Positive change is possible

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Dear Planetary Steward, Dear friend of the Global Commons Alliance,

This week I’m at the Villars Institute Summit in Switzerland, where experts and entrepreneurs are addressing the nature and climate crises holistically through systemic change. In the session ‘Preserving Planetary Boundaries’ I’ll be discussing what can be done to avoid crossing the most threatening ecological tipping points in a world of polycrisis. We know that human actions have pushed the global commons beyond the Safe and Just boundaries identified by GCA’s Earth Commission, with devastating impacts on nature, harvests, homes, livelihoods and people’s lives. It is only through transforming our economies so that nature is properly valued, and resources are better used, managed and shared, that we will be able to safeguard the global commons. I look forward to sharing how through collaboration this positive change is not only possible, but is already underway.

Last week, the EU finally voted in favor of the Corporate Sustainability Due Diligence Directive (CSDDD), a landmark law designed to protect human rights, fight the climate crisis and stop businesses exploiting nature. But while the endorsement sets the right direction for corporate accountability in safeguarding the global commons and our human rights, member states including France, Germany and Italy watered the agreement down significantly. With big business so closely entwined in EU decisions, its critical work continues with the wider accountability ecosystem such as GCA’s Accountability Accelerator and Science Based Targets Network, to incentivize and enable companies to play their part – as well as to hold them firmly accountable.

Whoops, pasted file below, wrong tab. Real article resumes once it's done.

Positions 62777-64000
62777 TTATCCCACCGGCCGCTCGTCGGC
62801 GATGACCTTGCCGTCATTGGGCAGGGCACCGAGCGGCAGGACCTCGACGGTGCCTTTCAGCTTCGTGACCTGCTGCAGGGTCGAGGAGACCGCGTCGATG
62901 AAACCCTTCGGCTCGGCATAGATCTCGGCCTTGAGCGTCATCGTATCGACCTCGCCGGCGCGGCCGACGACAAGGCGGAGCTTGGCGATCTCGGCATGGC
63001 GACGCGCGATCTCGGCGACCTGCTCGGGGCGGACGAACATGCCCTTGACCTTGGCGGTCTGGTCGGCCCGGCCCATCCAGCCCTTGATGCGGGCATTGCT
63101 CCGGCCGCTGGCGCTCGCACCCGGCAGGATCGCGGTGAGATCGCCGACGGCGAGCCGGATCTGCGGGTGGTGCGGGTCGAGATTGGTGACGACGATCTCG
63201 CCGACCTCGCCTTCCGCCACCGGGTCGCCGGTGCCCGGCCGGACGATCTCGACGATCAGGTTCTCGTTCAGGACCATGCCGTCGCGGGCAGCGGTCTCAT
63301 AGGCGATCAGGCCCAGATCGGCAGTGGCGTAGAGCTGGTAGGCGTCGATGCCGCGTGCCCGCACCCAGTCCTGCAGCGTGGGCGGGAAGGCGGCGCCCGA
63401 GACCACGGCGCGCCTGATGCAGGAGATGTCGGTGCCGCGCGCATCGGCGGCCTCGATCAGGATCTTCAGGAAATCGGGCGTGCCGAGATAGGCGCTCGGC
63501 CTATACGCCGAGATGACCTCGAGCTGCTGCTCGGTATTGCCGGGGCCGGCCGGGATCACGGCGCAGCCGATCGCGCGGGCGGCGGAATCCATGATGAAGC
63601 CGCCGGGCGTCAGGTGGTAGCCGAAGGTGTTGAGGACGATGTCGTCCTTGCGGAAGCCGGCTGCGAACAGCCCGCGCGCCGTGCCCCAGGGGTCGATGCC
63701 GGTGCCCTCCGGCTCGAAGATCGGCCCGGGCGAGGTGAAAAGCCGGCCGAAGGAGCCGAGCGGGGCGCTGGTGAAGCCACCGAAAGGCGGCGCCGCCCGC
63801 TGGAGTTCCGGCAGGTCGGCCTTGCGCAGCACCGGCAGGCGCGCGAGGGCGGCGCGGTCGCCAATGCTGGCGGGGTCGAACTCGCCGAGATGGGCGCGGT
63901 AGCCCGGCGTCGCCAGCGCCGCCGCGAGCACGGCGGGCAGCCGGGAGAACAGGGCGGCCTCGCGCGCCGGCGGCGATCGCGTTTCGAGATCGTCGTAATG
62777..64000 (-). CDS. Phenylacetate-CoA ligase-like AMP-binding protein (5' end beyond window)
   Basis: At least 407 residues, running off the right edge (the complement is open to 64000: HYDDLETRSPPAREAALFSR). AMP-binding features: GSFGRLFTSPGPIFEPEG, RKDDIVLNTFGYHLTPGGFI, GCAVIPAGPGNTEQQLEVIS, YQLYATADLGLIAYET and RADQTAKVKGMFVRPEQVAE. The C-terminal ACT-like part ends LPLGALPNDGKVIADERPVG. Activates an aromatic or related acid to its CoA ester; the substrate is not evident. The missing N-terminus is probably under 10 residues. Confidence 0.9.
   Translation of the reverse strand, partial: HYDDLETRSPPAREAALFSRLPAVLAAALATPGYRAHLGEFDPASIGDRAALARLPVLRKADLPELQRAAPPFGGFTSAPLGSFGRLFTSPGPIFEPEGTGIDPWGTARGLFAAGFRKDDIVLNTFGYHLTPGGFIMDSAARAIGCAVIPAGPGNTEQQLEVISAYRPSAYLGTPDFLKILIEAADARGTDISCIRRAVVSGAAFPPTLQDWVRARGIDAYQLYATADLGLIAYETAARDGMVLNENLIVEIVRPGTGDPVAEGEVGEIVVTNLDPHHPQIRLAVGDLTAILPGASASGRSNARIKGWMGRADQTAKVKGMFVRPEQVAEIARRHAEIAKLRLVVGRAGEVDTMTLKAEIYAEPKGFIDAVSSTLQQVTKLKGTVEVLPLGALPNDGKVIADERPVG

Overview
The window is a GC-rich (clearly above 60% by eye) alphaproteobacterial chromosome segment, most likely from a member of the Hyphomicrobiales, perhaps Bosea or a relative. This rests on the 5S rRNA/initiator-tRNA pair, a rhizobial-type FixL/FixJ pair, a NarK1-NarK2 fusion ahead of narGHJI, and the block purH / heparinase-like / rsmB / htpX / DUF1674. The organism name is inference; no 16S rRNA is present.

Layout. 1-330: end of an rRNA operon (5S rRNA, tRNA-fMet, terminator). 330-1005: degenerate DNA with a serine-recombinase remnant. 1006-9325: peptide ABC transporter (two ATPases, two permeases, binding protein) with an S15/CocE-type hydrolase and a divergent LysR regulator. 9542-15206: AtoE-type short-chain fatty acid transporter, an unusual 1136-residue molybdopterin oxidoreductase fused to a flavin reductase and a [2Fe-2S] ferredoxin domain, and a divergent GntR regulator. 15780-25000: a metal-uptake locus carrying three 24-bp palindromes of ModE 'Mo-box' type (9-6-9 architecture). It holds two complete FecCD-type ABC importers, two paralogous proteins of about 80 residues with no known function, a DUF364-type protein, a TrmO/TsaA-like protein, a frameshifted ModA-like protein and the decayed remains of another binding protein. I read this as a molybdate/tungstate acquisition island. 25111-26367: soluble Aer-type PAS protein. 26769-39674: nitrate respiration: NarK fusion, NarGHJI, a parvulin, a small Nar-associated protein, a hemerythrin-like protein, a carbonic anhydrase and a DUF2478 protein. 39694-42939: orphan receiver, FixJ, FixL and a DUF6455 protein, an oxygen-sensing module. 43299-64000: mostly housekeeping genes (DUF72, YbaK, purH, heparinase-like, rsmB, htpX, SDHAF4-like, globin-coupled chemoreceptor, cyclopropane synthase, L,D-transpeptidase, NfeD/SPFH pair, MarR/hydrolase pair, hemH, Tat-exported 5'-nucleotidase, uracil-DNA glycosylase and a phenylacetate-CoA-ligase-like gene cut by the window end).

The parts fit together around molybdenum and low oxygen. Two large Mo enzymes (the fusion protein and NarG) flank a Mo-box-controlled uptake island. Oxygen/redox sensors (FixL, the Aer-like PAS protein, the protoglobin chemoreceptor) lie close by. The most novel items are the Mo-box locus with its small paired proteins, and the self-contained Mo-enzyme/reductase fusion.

Momentum for protecting and restoring the global commons continues to grow in public consciousness, evidenced this week in the themes of the widely celebrated International Day of ForestsWorld Water Day and World Meteorological Day, which has the theme of “At the Frontline of Climate Action.” The forests day theme of “Forests and Innovation: New Solutions for a Better World” highlights how deforestation can be addressed through technological advancements such as early warning systems, using data for forest restoration, and empowering Indigenous Peoples through land mapping. 

World Water Day calls attention to the urgent and vital need to restore and better manage the water cycle, including the ecosystems which are nature’s sources and sinks in the landscape, as a basis for human health, food production and resilient societies. Inequitable water allocations and use continue to be a major source of environmental degradation, linked with declining economies, conflict and migration. The 2024 theme of “Water for Peace” stresses that when people have unequal access to clean water – currently 2.2 billion people – tensions rise between communities and countries. Conversely, there are encouraging examples of where redistribution and water sharing schemes – based on a collective vision for resilient landscapes and economies – can turn this around and be a means for restoring peace.

From water to wetlands, forests, oceans and our climate, these interconnected natural systems support the well-being of all life on Earth. Helping the world to see through the prism of global commons is a step towards working together to safeguard this shared inheritance. History shows that small groups can trigger abrupt, positive global changes. This is why the Global Commons Alliance exists. The task is enormous. But we know it is possible.

With all my best wishes,


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